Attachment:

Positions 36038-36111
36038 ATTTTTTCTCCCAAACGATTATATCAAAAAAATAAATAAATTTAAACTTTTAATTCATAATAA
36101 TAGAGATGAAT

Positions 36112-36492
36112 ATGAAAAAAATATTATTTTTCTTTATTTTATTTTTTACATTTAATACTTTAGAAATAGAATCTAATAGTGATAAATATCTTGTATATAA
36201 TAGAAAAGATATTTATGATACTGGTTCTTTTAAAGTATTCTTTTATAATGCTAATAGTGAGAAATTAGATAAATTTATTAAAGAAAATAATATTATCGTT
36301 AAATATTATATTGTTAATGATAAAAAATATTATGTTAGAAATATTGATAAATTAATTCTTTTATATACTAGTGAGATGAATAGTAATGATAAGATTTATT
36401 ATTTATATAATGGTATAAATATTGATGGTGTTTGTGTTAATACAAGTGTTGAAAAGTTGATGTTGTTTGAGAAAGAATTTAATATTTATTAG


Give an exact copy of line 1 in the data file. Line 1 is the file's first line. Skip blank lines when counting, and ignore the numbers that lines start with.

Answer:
Positions 36038-36111